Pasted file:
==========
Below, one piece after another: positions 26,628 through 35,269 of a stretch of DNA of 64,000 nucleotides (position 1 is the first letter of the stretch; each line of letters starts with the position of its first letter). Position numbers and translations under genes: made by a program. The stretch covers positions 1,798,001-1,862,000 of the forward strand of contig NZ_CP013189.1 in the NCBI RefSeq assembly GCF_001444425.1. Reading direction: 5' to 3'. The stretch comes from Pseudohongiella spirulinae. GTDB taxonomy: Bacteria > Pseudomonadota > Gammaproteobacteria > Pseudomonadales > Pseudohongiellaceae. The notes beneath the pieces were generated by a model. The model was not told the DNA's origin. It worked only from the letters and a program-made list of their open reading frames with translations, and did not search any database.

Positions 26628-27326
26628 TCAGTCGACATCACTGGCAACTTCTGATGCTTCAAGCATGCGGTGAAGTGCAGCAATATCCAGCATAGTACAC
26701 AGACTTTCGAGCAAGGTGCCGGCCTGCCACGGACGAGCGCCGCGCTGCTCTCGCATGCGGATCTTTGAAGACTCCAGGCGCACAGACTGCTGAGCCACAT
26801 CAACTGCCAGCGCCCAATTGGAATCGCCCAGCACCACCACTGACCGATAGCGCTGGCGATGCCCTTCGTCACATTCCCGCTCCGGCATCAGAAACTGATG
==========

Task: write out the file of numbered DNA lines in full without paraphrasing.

Below, one piece after another: positions 26,628 through 35,269 of a stretch of DNA of 64,000 nucleotides (position 1 is the first letter of the stretch; each line of letters starts with the position of its first letter). Position numbers and translations under genes: made by a program. The stretch covers positions 1,798,001-1,862,000 of the forward strand of contig NZ_CP013189.1 in the NCBI RefSeq assembly GCF_001444425.1. Reading direction: 5' to 3'. The stretch comes from Pseudohongiella spirulinae. GTDB taxonomy: Bacteria > Pseudomonadota > Gammaproteobacteria > Pseudomonadales > Pseudohongiellaceae. The notes beneath the pieces were generated by a model. The model was not told the DNA's origin. It worked only from the letters and a program-made list of their open reading frames with translations, and did not search any database.

Positions 26628-27326
26628 TCAGTCGACATCACTGGCAACTTCTGATGCTTCAAGCATGCGGTGAAGTGCAGCAATATCCAGCATAGTACAC
26701 AGACTTTCGAGCAAGGTGCCGGCCTGCCACGGACGAGCGCCGCGCTGCTCTCGCATGCGGATCTTTGAAGACTCCAGGCGCACAGACTGCTGAGCCACAT
26801 CAACTGCCAGCGCCCAATTGGAATCGCCCAGCACCACCACTGACCGATAGCGCTGGCGATGCCCTTCGTCACATTCCCGCTCCGGCATCAGAAACTGATG